In a desperate exodus from urbanites, embryonic urbanism and most importantly flailing urbanoids, I booked the first flight available away from Calcutta, to the hills I had grown up to love, but, maybe this time to another face of the same slopes. A fastidious being every otherwise, I have realized that my respect is not only bountiful for Nature but I am abysmally forgiving towards serenity and virginity. The hills were calling and I couldn’t wait to leave the misgivings behind.
National Parks, tea, green rolling hills, everything about the North-east corridor has beckoned me since my childhood days, but political fiascoes, terrorism and illusory distance had kept us from answering the call. After a rather eventful flight early morning we reached Guwahati and expected disappointment that it was no better than any rural district in Bengal. Only messier. In a rented car, we stumbled along NH 37 eastwards for 230 km to the Western ranges of Kaziranga National Forest. Where the abundance of thugs is only marred by my abundance of assiduousness, it is difficult to be in peace. Nature is the only succor. We had reserved lodging in Bonhabi Resorts, which was close to the Central Range of the national park but still quite far from the entrance. While the campus was green and lush and the sun was plentiful, you were not quite in the forest so the “feel”, as my mother puts it, was lacking.
Early next morning, jostling in an open ranger car, we reached the western range for an early morning elephant ride. A rather touristy activity, it was busy with families in colorful scarves and screaming and excited kids and men with their many forms of digital cameras. After a long wait it was finally our turn to ‘board’ the elephant, a scary, tumultuous ride it was as two elephants and their ‘mahouts’ chatted side by side on a narrow slit of land dividing two marshlands. Imagine falling from 8 feet tall animal, in squishy mud and tall grass and the elephant on top of you, not a pretty image in your mind that early in your morning.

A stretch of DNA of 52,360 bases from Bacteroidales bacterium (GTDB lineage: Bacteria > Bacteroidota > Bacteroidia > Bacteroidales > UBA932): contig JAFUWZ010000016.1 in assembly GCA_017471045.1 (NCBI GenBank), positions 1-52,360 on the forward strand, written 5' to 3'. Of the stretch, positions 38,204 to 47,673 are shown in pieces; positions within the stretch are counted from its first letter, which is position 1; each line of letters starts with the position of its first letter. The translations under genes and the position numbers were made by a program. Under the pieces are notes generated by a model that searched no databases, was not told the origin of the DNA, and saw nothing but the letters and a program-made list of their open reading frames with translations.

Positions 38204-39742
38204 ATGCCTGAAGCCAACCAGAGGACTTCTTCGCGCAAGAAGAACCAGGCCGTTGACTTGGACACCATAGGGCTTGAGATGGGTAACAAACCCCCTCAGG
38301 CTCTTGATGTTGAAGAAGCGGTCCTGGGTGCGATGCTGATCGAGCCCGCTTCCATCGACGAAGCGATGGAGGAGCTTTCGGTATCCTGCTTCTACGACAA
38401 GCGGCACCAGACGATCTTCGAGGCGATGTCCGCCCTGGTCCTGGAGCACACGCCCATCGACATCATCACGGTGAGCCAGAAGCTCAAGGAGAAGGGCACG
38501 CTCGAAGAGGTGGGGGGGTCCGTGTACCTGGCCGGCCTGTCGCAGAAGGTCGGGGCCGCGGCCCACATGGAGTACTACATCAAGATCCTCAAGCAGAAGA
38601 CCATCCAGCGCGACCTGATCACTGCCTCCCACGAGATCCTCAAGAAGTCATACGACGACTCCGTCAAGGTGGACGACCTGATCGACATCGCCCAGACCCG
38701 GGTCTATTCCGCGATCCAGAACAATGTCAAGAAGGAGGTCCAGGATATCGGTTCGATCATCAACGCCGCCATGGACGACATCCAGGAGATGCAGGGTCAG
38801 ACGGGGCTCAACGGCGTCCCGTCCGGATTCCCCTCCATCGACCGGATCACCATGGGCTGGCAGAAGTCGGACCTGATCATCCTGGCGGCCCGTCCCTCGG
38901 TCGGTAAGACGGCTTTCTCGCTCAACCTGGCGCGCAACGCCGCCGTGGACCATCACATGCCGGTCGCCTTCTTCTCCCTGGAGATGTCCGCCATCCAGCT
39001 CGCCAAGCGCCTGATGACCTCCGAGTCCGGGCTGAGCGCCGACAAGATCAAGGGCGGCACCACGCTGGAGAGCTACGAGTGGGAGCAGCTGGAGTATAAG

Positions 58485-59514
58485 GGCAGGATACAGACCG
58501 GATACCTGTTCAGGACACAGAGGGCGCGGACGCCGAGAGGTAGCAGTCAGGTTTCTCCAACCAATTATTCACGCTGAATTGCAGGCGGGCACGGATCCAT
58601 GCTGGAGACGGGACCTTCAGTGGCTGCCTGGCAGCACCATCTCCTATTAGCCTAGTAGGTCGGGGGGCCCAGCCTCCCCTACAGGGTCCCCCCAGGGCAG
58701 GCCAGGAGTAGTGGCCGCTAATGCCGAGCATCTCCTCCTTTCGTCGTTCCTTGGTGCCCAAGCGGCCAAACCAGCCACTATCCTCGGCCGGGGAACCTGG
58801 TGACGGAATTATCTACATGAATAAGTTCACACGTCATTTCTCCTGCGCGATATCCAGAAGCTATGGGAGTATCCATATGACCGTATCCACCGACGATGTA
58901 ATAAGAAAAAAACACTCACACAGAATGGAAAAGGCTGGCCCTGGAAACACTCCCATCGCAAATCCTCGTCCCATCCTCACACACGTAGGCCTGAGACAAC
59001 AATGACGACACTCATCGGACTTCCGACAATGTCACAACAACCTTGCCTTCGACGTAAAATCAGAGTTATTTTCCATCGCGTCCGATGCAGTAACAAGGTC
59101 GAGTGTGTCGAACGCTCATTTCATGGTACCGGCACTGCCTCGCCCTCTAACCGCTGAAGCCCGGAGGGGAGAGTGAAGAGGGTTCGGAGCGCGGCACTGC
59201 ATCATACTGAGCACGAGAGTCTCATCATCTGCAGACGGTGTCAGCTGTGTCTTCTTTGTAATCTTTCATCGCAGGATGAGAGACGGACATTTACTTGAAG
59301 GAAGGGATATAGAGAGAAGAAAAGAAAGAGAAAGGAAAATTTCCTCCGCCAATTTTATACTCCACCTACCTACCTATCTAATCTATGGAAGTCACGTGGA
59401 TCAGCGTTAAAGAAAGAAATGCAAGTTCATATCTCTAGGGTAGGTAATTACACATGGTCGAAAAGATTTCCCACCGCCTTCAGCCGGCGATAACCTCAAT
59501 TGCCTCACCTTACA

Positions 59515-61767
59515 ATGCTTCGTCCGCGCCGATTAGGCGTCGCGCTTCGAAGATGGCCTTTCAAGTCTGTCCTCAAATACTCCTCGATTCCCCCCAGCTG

But soon the mist rising from the ponds, the light sunrays and plentiful deer assuaged my fear and negativity. Happy camper, I was enjoying the sightings of one-horned rhinos, the ubiquitous Kaziranga native. I was a kid again, excited at once, miserable the next missing her favorite toy—a basic Canon 75-300mm lens. Birds were plenteous, colorful feather flying around the swamps and perched in bushes. The deer stopped and looked at us, the rhinos in their cute shorts grazing in the sun like average cows. For the ones, more articulate with 4 legged wilderness, than with their 2-legged hairless brothers, it was heaven!
After the one-hour elephant ride, we were back to the reality of people and their commotion, a steaming cup of ginger spice Assamese tea mitigated my rising annoyance of all things I condemned as fake. Back at the resort it was a sumptuous breakfast of Puri Sabji (potatoes can do wonders!) and hours of whiling away in the sun. Something I have forgotten how to do.
Soon it was time for our evening safari this time to the eastern range, which albeit far was a bird abode. 20 km further east on the main road, we climbed dirt roads through villages, farms and backyards to reach the eastern entrance of the park—an hour-long bumpy ride with clouds of brown dust trailing us, mother and daughter stood on the Jeep rattling between the metal rods, enjoying, well, freedom.